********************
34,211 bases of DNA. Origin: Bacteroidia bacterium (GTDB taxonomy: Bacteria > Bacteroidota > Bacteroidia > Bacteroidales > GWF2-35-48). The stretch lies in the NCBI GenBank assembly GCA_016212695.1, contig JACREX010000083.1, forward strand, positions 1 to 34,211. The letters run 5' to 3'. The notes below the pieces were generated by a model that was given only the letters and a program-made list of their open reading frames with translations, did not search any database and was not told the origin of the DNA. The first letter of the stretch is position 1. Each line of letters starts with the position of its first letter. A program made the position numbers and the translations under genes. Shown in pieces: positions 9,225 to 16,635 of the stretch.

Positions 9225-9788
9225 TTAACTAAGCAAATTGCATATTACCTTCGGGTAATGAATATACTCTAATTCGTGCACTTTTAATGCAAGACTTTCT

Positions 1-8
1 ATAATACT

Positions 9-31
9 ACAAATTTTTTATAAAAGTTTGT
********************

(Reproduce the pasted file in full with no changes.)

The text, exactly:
34,211 bases of DNA. Origin: Bacteroidia bacterium (GTDB taxonomy: Bacteria > Bacteroidota > Bacteroidia > Bacteroidales > GWF2-35-48). The stretch lies in the NCBI GenBank assembly GCA_016212695.1, contig JACREX010000083.1, forward strand, positions 1 to 34,211. The letters run 5' to 3'. The notes below the pieces were generated by a model that was given only the letters and a program-made list of their open reading frames with translations, did not search any database and was not told the origin of the DNA. The first letter of the stretch is position 1. Each line of letters starts with the position of its first letter. A program made the position numbers and the translations under genes. Shown in pieces: positions 9,225 to 16,635 of the stretch.

Positions 9225-9788
9225 TTAACTAAGCAAATTGCATATTACCTTCGGGTAATGAATATACTCTAATTCGTGCACTTTTAATGCAAGACTTTCT

Positions 1-8
1 ATAATACT

Positions 9-31
9 ACAAATTTTTTATAAAAGTTTGT